From the Vaults: Perspectives on Directing Sitcoms

From the Vaults: Perspectives on Directing Sitcoms

January 3, 2022

The DGA’s Visual History Program is an endeavor designed to explore the art and craft of the Director and the Director’s team via peer-to-peer interviews with other Directors, Assistant Directors, Unit Production Managers, Associate Directors and Stage Managers.

Created in 2000 by the Special Projects Committee and consisting of more than 200 videotaped interviews, the Visual History Program serves as an invaluable teaching source for those curious about the craft, a preservation of the professional wisdom of DGA members, and a unique repository for Guild history. The interviews, which last between three and eight hours, emphasize reflective and collegial discussions about all aspects of the creative process in film, television and other media.

Visual History interviews are accessible to all Guild members as well as to the general public on the DGA website. The Visual History database is fully searchable by topic, and each interview is indexed, allowing for quick retrieval of segments pertaining to specific interests and topics, either within a particular interview or across the entire collection.

Featured here are a few excerpts from Directors on the subject of directing sitcoms. 

Jay SandrichJay Sandrich on rationalizing physical comedy in sitcoms:

“Number one, I always feel it has to be real. It has to come out of something. And number two, you try to find something that a real person could do. And, or in the situation. Every so often I see a movie where they just do a big physical joke because it’s funny, and it’s not set up. Nobody tries to rationalize it. It’s always easy to answer questions. If you have a question, ‘Why would they do that?’ Let one of the characters answer it. Bring it up, don’t ignore it. But so many times you see television and film comedies where they just do something to get big laughs, but they don’t rationalize it.”

Click here to view Jay Sandrich’s Visual History interview. 


Henry ChanHenry Chan on finding what’s not on the page:

“The most important thing as a Director for episodic, is to find the things that’s not on the page. Most of the time, especially if you’re just a guest, you’re just given a script…You can question; you can have suggestions, right? Obviously. But at the same time, find out things on the page in the scene that you can make better, or that they haven’t thought of. Or make suggestions, say, ‘Hey, we have shot five scenes in this room, can we do it somewhere else? Instead of a dinner, can we do something else? Can it be walking around the park?’ Whatever your suggestion may be. It’s finding those things. Don’t just go in and deliver the script.”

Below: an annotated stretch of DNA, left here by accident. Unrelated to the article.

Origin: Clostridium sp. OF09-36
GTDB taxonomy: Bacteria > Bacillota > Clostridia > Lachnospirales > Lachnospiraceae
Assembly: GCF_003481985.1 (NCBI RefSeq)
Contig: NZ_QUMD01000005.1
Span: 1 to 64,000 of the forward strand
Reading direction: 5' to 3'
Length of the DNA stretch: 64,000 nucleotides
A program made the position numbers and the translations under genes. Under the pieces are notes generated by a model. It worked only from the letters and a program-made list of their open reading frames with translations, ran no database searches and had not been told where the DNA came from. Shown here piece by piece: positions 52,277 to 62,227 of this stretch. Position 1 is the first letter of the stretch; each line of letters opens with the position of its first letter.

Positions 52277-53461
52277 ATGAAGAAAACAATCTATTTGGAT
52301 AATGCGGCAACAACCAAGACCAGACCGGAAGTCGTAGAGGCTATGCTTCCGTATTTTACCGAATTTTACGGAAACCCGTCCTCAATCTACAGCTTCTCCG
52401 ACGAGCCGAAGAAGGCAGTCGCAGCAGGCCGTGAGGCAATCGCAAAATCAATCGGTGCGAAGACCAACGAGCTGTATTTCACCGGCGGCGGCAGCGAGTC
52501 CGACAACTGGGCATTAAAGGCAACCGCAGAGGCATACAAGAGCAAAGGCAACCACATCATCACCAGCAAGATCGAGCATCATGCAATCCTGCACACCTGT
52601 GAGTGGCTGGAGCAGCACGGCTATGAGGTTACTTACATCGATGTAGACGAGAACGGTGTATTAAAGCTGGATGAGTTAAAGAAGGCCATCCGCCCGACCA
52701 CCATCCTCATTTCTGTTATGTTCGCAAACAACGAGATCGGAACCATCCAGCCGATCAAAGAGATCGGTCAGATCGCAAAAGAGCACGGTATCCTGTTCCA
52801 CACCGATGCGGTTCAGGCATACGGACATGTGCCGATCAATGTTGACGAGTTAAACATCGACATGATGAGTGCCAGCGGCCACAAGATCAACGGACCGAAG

Click here to view Henry Chan’s Visual History interview. 


Lee Shallat-ChemelLee Shallat-Chemel on the value of rehearsal:

“I love to rehearse. And rehearse... I mean that’s where you present your deal, you know? Because you know, it’s not just the camera; it’s how they are and where they go. …Let’s take 20 minutes, at least, to work out this physical bit. It takes time. So, I love rehearsal time for that. And to maybe goof... get a performance up where it needs a little bit of help, you know? A new guest actor on a series where everybody else knows their schtick forever, but he has a big part or she has a big part, and she needs to grow into that, so she can be at the same level of these people who have been doing it for five years. That’s rehearsal time.”

Click here to view Lee Shallat-Chemel’s Visual History interview. 


Oz ScottOz Scott on thinking differently about blocking:

“I remember when I first started doing The Jeffersons, they had sitcoms: line ‘em up; shoot ‘em. And I’m like, my theater…I’m thinking, ‘cause I was at Arena Stage, and I’m thinking in the round you know. I’m thinking angles. So I have Sherman [Hemsley] and Isabel [Sanford] getting into an argument, and I want everybody behind them, and I brought ‘em out in front of a coffee table. And the Crew got quiet. And I’m like, “What?” And they said, ‘Oz, they’re in front of the coffee table.’ I said, ‘So?’ They said, ‘But we have no lights in front of the coffee table.’ And I said, ‘Well put some lights in front of the coffee table, you know? Come on guys!’ I wanted to use the angles. I was trying to fight the theater proscenium. So my side cameras were my masters and the close-ups and everything. I was trying to find depth and trying to find a filmic look as much as I could.”

Click here to view Oz Scott’s Visual History interview. 


Click here to view more excerpts and interviews
in the Visual History Collection.